Monday, May 28, 2012

Willie Mays Aikens: Safe At Home by Gregory Jordan

I tore through the book Willie Mays Aikens: Safe At Home in just a few days, which made an already intense story that much more so for me. I felt like I'd lived through Aikens's first 56 years of life compressed into three days, and it left me exhausted and emotional at the end. Author Gregory Jordan does an expert job putting the reader inside Aikens's shoes and thoughts from an impoverished childhood, to his days in college and the minor leagues, to the majors and his introduction to cocaine, his incredible 1980 World Series performance, continued drug addiction during his years in the Mexico League, to his depraved life in Kansas City after his playing days, his controversial 20+ year prison sentence, and most powerful of all, Willie putting his life back together after his release in 2008.

The book raises a host of issues, such as the placement of non-violent criminals like Aikens in the same facilities as the most dangerous inmates, the complicated matter of how drug users can best be helped (punishment vs. rehab), the bizarrely harsh punishments given to crack offenses relative to cocaine, the reintroduction into society after a long prison term, and putting broken family relationships back together. Aikens's longing to establish relationships with his two daughters fathered before incarceration is touching, and his conduct after his release from prison is inspiring.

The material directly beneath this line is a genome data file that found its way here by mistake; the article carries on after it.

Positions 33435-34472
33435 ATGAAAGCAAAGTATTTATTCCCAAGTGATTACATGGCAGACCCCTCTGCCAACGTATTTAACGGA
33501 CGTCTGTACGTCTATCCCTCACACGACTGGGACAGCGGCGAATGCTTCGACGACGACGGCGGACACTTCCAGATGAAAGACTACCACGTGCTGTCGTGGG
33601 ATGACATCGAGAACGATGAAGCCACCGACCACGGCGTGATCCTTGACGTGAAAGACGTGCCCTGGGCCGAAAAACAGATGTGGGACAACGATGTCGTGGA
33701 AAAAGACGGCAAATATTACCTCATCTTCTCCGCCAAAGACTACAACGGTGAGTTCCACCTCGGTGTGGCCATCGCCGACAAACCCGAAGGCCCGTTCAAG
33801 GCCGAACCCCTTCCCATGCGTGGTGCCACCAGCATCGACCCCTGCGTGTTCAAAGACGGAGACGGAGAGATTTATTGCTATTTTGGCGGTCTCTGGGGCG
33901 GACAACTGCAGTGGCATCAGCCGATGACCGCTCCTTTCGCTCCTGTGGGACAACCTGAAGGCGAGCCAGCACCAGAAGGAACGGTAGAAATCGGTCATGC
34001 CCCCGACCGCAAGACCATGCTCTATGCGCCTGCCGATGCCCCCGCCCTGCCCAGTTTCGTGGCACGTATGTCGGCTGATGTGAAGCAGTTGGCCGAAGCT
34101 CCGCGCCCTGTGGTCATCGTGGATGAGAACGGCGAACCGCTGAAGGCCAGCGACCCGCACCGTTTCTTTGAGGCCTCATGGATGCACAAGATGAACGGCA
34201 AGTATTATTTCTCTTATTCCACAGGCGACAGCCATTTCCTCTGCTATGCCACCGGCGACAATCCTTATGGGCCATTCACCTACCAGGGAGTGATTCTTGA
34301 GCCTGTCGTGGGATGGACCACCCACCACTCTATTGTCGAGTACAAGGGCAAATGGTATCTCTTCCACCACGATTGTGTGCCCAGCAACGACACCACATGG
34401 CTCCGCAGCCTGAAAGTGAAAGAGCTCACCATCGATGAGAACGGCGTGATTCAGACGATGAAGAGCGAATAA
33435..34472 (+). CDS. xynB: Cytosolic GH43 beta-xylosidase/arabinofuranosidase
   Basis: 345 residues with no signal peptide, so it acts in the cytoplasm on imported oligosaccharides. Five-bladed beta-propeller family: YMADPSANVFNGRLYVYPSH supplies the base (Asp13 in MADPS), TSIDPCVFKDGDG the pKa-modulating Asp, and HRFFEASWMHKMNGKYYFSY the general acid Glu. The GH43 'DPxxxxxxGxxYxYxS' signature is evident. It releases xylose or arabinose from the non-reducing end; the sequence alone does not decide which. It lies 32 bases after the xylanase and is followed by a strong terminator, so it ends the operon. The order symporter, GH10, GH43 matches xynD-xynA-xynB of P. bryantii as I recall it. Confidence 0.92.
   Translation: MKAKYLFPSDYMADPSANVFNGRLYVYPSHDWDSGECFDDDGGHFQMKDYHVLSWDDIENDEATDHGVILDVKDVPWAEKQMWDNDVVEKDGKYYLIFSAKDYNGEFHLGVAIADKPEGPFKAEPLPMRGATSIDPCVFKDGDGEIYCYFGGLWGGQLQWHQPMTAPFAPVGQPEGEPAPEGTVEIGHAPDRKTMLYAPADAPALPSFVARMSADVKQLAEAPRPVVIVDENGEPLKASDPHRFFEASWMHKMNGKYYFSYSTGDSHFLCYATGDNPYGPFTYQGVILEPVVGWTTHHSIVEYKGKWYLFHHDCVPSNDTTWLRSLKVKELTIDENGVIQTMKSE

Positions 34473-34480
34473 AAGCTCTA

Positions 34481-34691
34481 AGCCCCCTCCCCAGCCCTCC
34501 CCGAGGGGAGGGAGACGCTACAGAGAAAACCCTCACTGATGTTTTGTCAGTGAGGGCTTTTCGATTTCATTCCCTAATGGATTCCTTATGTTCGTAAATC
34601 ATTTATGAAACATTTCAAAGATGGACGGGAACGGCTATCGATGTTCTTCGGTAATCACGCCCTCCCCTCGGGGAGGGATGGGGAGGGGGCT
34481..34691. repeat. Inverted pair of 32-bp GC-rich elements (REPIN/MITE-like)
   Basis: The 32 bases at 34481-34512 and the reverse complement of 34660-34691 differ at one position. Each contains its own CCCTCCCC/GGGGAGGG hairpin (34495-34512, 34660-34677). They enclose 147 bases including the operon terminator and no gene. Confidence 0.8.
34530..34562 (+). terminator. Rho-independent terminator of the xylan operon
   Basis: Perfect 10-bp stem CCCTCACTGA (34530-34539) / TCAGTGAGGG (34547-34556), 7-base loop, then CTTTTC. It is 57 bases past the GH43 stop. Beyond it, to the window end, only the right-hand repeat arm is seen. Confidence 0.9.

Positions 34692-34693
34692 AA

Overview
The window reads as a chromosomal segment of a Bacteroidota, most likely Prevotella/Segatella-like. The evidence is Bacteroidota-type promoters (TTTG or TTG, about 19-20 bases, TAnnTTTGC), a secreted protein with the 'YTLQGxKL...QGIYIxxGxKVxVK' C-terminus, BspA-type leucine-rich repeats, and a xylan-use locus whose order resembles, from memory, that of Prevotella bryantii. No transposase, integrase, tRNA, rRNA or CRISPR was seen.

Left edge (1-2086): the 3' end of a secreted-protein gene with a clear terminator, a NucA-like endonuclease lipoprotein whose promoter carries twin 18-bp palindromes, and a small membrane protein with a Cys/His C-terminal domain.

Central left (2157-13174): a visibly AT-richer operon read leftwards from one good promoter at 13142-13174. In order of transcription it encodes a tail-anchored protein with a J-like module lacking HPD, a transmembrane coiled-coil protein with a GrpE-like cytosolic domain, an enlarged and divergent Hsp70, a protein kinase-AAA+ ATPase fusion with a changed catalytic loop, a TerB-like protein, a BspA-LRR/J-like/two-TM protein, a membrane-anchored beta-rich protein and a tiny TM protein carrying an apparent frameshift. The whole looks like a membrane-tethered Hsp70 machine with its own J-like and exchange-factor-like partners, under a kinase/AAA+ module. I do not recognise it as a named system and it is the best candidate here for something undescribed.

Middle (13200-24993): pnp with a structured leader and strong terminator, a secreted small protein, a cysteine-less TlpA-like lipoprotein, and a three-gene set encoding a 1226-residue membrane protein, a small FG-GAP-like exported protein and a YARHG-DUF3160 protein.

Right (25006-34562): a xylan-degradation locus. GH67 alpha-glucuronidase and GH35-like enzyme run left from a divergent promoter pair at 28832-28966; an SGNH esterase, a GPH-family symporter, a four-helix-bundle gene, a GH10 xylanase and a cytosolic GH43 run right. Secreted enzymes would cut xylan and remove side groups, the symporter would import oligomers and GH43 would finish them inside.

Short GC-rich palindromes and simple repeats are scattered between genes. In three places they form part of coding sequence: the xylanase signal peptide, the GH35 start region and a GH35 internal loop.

I doubt you need to be a baseball fan to enjoy this book, but as a Royals fan, I enjoyed the peek into the great Royals teams of the early '80s and gained a new appreciation for the human side of George Brett and Hal McRae, both of whom helped Aikens adjust to post-prison life. The same goes for present Royals GM Dayton Moore. I saw Aikens speak at the Negro Leagues Baseball Museum recently and he said Moore would often send an aide down to invite Aikens up to his suite during home games and they got to know each other. Moore eventually offered Aikens his current job as a minor league hitting instructor. Aikens tells his cautionary tale to the minor leaguers. The book made this Royals fan glad that Aikens is working with future Royals.

The story is so gripping, and I became so attached to the people involved, that I hated for it to end. It's like the end of a great movie where you want to find out what happens to the characters next. Here's hoping it's nothing but good things for Willie and his family.

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